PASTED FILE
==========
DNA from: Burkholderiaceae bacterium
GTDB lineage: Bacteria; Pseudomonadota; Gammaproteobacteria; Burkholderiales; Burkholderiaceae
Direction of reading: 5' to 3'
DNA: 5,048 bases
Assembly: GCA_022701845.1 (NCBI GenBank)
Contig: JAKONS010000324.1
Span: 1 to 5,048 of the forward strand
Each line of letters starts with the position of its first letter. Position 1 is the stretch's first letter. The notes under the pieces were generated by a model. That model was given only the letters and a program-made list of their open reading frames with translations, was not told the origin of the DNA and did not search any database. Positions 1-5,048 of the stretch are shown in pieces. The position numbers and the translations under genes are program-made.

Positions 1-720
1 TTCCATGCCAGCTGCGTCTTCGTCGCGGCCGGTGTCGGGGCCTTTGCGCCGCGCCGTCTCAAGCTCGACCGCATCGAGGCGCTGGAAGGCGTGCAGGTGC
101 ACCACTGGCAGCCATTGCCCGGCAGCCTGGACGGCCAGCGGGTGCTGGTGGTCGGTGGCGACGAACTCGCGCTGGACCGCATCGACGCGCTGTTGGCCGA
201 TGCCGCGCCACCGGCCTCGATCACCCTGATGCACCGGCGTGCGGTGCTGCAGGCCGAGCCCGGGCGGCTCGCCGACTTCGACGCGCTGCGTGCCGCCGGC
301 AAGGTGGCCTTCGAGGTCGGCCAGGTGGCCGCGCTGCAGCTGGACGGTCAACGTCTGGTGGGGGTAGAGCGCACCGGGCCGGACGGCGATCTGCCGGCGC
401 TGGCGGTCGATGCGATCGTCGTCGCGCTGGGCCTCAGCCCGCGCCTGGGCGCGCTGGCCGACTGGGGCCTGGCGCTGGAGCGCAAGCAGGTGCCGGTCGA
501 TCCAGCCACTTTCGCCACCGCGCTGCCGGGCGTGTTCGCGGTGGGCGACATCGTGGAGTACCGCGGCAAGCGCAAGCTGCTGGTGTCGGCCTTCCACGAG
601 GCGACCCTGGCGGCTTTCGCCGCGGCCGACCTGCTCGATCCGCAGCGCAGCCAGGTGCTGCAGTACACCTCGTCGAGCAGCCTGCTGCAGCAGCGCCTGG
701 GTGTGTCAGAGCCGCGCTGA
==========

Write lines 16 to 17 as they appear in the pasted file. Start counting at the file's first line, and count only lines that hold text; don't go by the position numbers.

601 GCGACCCTGGCGGCTTTCGCCGCGGCCGACCTGCTCGATCCGCAGCGCAGCCAGGTGCTGCAGTACACCTCGTCGAGCAGCCTGCTGCAGCAGCGCCTGG
701 GTGTGTCAGAGCCGCGCTGA